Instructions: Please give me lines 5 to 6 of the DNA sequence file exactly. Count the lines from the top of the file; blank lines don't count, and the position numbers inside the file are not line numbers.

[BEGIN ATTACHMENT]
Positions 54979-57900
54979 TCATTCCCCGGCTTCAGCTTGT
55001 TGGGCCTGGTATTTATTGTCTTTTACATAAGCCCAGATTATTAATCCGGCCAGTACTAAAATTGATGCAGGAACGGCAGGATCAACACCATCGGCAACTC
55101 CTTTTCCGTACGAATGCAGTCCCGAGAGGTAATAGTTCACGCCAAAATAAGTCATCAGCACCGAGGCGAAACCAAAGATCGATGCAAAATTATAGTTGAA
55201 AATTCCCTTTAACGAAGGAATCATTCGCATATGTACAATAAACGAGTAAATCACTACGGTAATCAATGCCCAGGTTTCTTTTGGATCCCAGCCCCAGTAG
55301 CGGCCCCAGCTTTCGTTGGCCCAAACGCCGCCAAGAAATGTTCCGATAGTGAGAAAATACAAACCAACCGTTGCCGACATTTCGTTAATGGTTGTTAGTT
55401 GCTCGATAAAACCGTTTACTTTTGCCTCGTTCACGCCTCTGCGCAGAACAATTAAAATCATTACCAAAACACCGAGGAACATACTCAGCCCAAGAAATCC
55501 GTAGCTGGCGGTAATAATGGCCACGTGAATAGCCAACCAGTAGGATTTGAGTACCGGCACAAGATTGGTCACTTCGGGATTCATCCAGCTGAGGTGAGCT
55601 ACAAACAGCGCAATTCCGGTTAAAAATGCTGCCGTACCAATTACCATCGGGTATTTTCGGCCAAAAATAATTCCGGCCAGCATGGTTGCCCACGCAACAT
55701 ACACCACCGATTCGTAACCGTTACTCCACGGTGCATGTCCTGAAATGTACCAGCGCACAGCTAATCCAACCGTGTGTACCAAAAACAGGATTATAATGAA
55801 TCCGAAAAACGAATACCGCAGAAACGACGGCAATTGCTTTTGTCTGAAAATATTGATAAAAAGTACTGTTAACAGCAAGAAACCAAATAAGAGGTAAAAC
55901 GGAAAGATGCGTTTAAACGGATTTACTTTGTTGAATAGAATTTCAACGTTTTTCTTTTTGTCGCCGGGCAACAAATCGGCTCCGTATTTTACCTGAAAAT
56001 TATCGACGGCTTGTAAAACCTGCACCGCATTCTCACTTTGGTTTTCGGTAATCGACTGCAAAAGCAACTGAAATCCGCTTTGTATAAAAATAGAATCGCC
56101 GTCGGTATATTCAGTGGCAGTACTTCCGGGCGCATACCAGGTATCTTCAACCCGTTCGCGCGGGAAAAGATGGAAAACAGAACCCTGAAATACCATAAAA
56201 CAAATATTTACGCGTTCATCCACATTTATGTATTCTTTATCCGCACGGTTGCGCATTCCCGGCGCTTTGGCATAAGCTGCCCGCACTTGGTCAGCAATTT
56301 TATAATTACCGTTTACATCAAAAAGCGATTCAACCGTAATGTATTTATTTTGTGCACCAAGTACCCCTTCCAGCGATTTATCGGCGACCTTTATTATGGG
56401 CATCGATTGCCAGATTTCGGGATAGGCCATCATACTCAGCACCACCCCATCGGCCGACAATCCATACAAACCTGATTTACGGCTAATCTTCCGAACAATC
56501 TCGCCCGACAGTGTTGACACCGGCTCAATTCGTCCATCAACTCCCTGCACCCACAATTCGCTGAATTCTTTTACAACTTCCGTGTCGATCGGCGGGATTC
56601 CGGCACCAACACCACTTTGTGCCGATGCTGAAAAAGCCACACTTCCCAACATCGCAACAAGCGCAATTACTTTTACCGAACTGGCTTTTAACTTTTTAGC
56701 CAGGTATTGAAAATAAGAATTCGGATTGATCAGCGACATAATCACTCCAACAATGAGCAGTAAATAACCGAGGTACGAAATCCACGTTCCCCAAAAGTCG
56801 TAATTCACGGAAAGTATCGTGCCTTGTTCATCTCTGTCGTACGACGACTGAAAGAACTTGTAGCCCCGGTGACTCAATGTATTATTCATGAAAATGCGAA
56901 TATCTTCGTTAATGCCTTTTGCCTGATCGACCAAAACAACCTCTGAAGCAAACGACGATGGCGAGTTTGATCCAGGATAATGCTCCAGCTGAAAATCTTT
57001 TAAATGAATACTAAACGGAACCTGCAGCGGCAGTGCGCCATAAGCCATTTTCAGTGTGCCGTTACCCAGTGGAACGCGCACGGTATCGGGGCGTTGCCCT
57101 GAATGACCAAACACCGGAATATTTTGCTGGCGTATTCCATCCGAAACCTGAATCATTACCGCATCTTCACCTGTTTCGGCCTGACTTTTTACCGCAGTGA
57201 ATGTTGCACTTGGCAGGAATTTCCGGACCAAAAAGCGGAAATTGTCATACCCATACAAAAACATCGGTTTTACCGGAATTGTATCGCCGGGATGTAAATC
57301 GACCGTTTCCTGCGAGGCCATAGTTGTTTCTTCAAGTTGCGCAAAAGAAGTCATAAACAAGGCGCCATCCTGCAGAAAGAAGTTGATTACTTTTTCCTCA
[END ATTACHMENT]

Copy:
55201 AATTCCCTTTAACGAAGGAATCATTCGCATATGTACAATAAACGAGTAAATCACTACGGTAATCAATGCCCAGGTTTCTTTTGGATCCCAGCCCCAGTAG
55301 CGGCCCCAGCTTTCGTTGGCCCAAACGCCGCCAAGAAATGTTCCGATAGTGAGAAAATACAAACCAACCGTTGCCGACATTTCGTTAATGGTTGTTAGTT